House of the Dragon: HBO Offers Sneak Peak at Emma D'Arcy's Rhaenyra
Olivia Cooke and Emma D'Arcy in House of the Dragon. Image courtesy of Ollie Upton / HBO

The way things were handled leading up to the season finale was surprisingly restrained, given the franchise's history of malaise and destruction. There were several moments of bloodshed on GOT, but HOTD's approach was largely confined to its few skirmishing scenes and the season's signature wedding scene narrowly compares to the red and purple weddings. Even when you dive into the shocking deaths, most weren't the game-changing ones from its predecessor. Granted, it's an expanding ensemble cast, and the focus spans generations. Entering the season finale "The Black Queen," there was a bit of foreshadowing among Rhaenyra and Alicent's children previously that most could have predicted (even without reading the book), leading to that shocking climax.

House of the Dragon S1E2 Review: Rhaenyra Sticks It to Patriarchy
Paddy Considine, Eve Best, and Steve Toussaint in House of the Dragon. Image courtesy of Ollie Upton / HBO

As far as the supporting roles, there were a few standouts like Steve Toussaint's Lord Corlys Velaryon (aka The Sea Snake), who's on par with Considine as far as stage presence and wouldn't let anyone push him around. Toussaint brings notoriety to House Velaryon as Considine did for Targaryen. Equally stoic is Eve Best's Princes Rhaenys Targaryen, who's the Sea Snake's wife and one-time heir to the iron throne. One figure I see with vast potential is Ewan Mitchell's Aemond Targaryen, who, for those keeping a score at home, is the one who requires an eye patch due to an accident from a scuffle with Jacaeyrs Velaryon (Harry Collett). Aemon's ill temperament reminds me a lot of Harry Lloyd's Viserys from GOT season one. I see great potential for him as one of HOTD's greater villains in season two, and his inevitable duel with Daemon should it play out like in the book.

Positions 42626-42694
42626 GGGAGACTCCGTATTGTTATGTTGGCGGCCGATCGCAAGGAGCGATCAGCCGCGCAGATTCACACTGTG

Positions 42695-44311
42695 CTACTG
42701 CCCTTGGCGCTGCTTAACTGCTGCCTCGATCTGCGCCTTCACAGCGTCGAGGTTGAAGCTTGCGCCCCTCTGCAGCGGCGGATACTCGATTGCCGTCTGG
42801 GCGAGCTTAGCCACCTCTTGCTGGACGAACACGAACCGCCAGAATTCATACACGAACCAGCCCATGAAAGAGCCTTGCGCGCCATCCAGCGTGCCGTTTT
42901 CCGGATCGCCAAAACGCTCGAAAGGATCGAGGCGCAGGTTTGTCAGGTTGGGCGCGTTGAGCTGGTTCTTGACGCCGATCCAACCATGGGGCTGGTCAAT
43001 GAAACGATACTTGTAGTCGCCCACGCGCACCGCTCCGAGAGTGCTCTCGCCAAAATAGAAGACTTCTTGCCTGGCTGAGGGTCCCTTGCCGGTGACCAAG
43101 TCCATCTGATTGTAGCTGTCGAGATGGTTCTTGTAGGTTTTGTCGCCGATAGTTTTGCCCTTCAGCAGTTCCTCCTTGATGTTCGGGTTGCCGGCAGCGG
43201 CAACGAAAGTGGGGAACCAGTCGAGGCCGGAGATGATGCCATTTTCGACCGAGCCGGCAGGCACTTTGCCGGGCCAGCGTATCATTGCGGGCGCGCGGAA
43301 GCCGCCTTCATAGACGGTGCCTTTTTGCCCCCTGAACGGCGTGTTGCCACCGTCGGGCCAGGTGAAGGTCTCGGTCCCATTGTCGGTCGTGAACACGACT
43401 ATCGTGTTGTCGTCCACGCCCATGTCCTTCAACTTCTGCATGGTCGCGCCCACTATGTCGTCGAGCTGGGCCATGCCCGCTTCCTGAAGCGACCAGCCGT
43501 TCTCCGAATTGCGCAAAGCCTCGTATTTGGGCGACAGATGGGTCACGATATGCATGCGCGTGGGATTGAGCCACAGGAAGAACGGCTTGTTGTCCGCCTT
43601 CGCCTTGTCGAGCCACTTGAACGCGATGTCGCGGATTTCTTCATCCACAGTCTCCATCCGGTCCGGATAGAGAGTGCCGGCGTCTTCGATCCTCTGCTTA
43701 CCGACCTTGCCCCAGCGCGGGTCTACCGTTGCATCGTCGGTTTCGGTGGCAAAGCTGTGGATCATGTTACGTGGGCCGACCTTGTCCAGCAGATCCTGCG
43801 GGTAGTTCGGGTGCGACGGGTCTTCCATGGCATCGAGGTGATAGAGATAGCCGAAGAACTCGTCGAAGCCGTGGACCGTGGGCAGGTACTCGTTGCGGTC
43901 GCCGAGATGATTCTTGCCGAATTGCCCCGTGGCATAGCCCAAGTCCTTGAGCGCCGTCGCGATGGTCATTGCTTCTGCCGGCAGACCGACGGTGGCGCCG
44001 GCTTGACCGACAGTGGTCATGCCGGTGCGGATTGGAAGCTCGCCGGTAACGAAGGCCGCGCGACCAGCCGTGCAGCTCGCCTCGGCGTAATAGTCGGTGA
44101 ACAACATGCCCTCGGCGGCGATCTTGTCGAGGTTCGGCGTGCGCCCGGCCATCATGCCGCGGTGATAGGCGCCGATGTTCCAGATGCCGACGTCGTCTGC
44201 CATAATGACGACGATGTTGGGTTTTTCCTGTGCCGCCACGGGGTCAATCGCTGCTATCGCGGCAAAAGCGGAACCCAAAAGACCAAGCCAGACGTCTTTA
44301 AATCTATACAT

House of the Dragon S01E05 Review: Farewell Milly Alcock, Emily Carey
Emily Carey and Fabien Frankel in House of the Dragon. Image courtesy of Ollie Upton / HBO

Another missed opportunity is that it would be nice to have some exposition about Craghas Drahar (Daniel Scott-Smith), aka the Crabfeeder, since he was one of the series' early antagonists, but what can you do given the series' ensemble and naturally bloated nature? Other honorable mentions go to Ifans, Fabien Frankel (Ser Criston Cole), and Graham McTavish (Ser Harrold Westerling). As far as how the season played out, the key to the HBO high fantasy series is still its actors, while the CG only serves to complement the talent. Sure, in the show's current timeline, we had far more dragons, but not once do they ever overwhelm the narrative of the story, which is why season one of House of the Dragon works so well.

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Tom ChangAbout Tom Chang

I'm a follower of pop culture from gaming, comics, sci-fi, fantasy, film, and TV for over 30 years. I grew up reading magazines like Starlog, Mad, and Fangoria. As a writer for over 10 years, Star Wars was the first sci-fi franchise I fell in love with. I'm a nerd-of-all-trades.